Going naturally

Sunday 3 November was a beautiful day for a planting at Wellington Natural Cemetery, in Makara. Approximately 40 people attended, including several families who have chosen natural burial for their loved ones, and several funeral directors.

The planting was a combined effort from Natural Burials (founder Mark Blackham in attendance), natural caskets manufacturer Return to Sender (Leanne Holdsworth down from Auckland), TfS (Wellington Regional Manager Peter Gilberd) and Wellington City Council (Cemetery Manager Jeff Paris and his team).

Everything about the Makara Natural Cemetery is as natural as possible. For example, to help natural processes, plots are dug only into the active soil layer, the deceased are not embalmed and they are buried in coffins of untreated, sustainable wood. Plots are filled with aerobic, organically active soil, and overplanted with a tree native to the area.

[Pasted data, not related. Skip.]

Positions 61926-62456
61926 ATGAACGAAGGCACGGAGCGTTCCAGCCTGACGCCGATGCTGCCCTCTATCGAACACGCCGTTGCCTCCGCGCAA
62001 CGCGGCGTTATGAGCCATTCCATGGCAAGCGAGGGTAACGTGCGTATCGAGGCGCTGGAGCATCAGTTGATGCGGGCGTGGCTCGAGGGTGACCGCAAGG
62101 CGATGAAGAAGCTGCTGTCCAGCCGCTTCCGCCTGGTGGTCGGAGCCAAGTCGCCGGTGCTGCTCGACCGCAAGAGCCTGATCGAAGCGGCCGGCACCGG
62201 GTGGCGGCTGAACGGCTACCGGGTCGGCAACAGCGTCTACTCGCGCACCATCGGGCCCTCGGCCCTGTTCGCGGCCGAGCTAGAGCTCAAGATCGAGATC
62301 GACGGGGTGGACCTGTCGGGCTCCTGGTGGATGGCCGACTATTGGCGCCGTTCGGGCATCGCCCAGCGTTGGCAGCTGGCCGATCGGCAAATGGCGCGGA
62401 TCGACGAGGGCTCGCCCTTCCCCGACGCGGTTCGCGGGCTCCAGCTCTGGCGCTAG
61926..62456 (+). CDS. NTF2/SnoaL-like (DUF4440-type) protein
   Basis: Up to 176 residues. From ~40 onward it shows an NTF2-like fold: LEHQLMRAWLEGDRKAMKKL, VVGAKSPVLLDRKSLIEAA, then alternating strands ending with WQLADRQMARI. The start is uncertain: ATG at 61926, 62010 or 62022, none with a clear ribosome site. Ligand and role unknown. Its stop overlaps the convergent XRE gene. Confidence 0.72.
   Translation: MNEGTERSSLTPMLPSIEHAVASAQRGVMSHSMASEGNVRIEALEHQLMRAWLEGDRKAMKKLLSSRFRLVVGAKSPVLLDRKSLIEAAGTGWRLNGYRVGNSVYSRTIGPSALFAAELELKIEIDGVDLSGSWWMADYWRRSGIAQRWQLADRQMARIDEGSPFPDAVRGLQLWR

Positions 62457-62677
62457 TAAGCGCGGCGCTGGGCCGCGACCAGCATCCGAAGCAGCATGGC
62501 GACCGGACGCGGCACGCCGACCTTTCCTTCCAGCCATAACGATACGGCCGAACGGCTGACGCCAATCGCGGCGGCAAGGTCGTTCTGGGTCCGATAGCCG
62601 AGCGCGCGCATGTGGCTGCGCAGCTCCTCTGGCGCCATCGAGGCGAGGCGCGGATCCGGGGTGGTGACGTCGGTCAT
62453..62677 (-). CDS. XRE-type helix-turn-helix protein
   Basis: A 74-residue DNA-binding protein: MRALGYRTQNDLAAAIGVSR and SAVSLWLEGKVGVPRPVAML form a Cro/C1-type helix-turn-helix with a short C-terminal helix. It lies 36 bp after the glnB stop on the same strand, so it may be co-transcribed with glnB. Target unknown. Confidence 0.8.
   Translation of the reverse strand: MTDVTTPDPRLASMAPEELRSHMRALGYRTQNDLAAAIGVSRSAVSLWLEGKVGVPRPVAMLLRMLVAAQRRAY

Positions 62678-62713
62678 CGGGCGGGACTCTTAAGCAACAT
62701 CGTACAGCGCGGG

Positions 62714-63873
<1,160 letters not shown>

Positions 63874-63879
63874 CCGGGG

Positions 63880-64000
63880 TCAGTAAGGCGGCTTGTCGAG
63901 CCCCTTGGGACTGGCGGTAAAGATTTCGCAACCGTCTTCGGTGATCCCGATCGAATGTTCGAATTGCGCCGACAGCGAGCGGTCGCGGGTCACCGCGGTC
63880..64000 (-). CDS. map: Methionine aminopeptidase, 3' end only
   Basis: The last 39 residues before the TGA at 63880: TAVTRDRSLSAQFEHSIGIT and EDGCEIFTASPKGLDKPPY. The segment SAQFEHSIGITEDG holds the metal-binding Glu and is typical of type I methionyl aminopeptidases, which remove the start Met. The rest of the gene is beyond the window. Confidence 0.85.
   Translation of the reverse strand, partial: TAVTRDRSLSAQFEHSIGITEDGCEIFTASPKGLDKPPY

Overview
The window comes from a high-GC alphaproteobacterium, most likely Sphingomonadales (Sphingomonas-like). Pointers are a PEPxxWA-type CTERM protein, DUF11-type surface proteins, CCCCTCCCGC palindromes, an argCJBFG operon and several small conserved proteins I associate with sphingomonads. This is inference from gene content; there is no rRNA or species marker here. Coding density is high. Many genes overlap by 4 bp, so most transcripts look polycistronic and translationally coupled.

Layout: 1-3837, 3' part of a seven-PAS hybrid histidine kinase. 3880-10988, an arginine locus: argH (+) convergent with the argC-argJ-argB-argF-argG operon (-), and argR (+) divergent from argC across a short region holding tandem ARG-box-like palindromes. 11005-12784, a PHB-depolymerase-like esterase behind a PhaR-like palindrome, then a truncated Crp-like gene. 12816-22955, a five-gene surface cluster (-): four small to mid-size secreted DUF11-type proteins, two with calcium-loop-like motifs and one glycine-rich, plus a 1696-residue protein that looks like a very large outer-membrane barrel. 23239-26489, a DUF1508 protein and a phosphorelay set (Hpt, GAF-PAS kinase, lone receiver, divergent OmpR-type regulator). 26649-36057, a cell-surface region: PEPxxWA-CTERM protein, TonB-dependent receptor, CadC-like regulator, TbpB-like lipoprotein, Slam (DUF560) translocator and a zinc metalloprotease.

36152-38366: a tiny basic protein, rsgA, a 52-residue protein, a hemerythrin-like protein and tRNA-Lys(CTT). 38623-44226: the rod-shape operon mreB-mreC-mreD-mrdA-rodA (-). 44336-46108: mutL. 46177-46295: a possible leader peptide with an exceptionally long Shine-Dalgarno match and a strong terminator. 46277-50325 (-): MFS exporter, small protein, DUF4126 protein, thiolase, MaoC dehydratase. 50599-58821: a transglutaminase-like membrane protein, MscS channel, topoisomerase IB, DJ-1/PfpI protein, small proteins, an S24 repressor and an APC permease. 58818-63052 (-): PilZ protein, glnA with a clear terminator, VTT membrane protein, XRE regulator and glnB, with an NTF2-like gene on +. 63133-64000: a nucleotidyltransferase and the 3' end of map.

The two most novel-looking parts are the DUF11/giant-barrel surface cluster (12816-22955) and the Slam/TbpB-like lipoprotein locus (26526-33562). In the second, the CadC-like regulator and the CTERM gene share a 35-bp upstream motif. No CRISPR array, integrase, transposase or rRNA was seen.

The working bee at Makara Natural Cemetery

New planting extends an area of native trees at Makara

Return to Sender paid for the trees, TfS prepared the site and provided the plants from its nursery. Wellington City Council provided additional trees and three hard-working staff; all in all, 300 natives were planted on a great day, with refreshments for the hard workers.

This is the second year running that Return to Sender has supported a planting in the region. Last year, 50 lancewoods were planted in Masterton by St Patrick’s School and the Henley Trust.

Planting session in 2012, by St Patrick's School at Henley Lake in Masterton

One of the lancewood planted at Henley Lake